History of Anticancer Drugs


The origins of cancer chemotherapies can be traced back to their roots in the nineteenth century. Historically, the majority of anticancer drugs have been natural products or synthetic agents designed to target a specific function in the cell or nucleus of tumour cells. These conventional agents however typically suffer from side effects as they are administered systemically – that is, they circulate to other organs where they often exert unwanted ‘bystander’ toxicity. More recent approaches have harnessed the power of monoclonal antibodies, complex proteins which are manufactured from cells. Antibodies accumulate on and around specific cell types (by binding to antigens on the surface of cells), and a number of antibodies which target and kill specific cancer cells have now been developed as therapeutics. A related strategy is to employ the antibody as a ‘delivery vehicle’ to accumulate a conventional anticancer drug in the cancer cell. Such antibody drug conjugates hold great promise.

Key Concepts:

  • A number of plants and bacteria produce toxins which have been used successfully as anticancer drugs.

  • A major limitation of conventional anticancer drugs is that they are also toxic to healthy tissue, and result in many side effects including nausea, hair loss, bone marrow loss and irritation of the gastrointestinal tract.

  • Proteins known as monoclonal antibodies, which target individual cell types specifically, hold great promise for the treatment of certain cancers.

  • Future research will focus on personalised cancer therapeutics, where the appropriate drug is selected based on the patients genomic makeup.

  • Synthetic derivatives and mimics of natural products have become front line therapeutics against a number of cancers.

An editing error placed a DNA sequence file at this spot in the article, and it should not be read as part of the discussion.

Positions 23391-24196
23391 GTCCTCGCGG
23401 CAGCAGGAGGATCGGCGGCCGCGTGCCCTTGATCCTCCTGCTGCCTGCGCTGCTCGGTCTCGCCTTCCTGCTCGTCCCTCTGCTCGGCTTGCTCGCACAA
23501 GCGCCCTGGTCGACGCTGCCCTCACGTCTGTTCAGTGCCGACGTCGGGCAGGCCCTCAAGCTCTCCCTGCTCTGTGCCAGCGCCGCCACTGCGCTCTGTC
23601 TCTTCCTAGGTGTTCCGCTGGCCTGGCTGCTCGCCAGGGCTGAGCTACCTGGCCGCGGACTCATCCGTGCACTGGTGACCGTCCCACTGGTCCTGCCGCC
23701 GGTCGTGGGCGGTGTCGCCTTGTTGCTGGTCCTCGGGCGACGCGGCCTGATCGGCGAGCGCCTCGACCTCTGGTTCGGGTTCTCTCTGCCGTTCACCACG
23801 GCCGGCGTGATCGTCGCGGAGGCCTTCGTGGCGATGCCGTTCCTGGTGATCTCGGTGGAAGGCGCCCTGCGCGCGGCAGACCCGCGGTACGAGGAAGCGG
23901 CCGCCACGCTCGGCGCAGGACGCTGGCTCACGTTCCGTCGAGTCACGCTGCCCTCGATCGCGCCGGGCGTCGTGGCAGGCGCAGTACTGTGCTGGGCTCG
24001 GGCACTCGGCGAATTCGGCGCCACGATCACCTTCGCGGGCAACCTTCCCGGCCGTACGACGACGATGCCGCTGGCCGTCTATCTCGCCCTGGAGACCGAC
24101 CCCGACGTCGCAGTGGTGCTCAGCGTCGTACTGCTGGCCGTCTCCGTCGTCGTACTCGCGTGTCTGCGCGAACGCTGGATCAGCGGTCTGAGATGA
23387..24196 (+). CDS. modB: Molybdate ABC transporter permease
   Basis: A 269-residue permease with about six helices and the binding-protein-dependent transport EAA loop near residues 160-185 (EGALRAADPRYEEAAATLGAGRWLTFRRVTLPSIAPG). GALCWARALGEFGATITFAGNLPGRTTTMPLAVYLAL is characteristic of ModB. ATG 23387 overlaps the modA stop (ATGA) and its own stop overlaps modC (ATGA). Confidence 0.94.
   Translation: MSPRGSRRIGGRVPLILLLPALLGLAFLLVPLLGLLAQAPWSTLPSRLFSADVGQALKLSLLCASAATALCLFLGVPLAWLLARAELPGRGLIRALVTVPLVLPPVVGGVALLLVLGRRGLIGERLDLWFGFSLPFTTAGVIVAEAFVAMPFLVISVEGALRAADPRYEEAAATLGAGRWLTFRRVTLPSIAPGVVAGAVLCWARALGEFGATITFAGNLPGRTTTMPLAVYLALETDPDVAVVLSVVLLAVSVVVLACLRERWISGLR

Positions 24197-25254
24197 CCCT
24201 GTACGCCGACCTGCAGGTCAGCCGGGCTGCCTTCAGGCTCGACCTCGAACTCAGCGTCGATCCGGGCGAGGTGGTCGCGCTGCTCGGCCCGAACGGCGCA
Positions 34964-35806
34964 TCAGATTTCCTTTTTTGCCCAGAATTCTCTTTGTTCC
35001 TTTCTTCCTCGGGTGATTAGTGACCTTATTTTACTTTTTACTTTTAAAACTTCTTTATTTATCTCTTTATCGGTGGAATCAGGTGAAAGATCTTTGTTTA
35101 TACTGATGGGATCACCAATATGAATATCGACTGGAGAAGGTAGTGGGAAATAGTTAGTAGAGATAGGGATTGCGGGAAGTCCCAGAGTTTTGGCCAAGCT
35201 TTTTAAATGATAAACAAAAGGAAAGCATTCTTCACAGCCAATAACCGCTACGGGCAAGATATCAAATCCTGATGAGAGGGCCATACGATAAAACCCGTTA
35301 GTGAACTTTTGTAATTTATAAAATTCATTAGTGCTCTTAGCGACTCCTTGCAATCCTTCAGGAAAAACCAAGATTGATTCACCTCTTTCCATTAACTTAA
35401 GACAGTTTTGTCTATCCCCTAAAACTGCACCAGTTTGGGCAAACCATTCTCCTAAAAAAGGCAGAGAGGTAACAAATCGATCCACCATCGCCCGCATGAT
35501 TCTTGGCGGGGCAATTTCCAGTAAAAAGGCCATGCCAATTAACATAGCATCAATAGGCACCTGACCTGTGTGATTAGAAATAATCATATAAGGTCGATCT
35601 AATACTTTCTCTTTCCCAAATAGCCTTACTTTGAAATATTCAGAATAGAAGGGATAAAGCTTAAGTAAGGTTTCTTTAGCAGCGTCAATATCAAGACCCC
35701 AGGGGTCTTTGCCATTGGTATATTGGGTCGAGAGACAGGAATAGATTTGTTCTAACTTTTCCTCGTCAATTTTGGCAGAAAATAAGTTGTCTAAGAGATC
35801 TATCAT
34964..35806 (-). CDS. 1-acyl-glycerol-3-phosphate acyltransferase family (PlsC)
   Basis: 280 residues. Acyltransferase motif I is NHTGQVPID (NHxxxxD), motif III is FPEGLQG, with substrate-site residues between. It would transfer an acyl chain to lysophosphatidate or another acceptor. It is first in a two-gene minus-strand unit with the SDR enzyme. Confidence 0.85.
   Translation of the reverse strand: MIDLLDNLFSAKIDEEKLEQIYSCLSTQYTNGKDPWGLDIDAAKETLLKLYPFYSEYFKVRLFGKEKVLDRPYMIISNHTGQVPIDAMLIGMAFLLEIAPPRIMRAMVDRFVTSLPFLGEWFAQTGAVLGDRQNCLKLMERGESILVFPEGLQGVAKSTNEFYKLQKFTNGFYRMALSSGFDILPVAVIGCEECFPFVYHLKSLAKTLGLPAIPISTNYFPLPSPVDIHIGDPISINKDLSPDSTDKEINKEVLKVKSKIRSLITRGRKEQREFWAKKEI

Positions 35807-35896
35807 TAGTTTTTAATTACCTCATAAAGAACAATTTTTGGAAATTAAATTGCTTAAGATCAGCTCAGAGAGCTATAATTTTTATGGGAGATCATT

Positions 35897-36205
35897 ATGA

Keywords: anticancer drugs; history; natural products; monoclonal antibodies; antibody drug conjugates


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Further Reading

Bentley R (1861) A Manual of Botany Including the Structure, Function, Classification, Properties and Uses of Plants, 811 pp. London: John Churchill.

Brugge J, Curran T and Harlow S (eds) (1991) Origins of Human Cancer: A Comprehensive Review. Plainview, NY: Cold Spring Harbor Laboratory Press.

Carter S, Glatstein E and Livingston R (eds) (1982) Principles of Cancer Treatment. New York, NY: McGraw‐Hill.

Foyle WO (ed.) (1995) Cancer Chemotherapeutic Agents. Washington, DC: ACS.

Hoare RC (1977) Anthraquinone dyes. US Patent 4,051,155.

Jones GB (ed.) (1998) Advances in DNA Sequence Specific Agents, vol. 3. Greenwich, CT: JAI Press.

Scott SD (1998) Rituximab: a new therapeutic monoclonal antibody for non-Hodgkin's lymphoma. Cancer Practice 6(3): 195–197.

Wood HC, Remington JP, Sadtler SP (1899) The Dispensatory of the United States of America, 18th edn, p. 660. Philadelphia, PA: J.B. Lippincott Company.

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Jones, Graham B(Oct 2014) History of Anticancer Drugs. In: eLS. John Wiley & Sons Ltd, Chichester. http://www.els.net [doi: 10.1002/9780470015902.a0003630.pub2]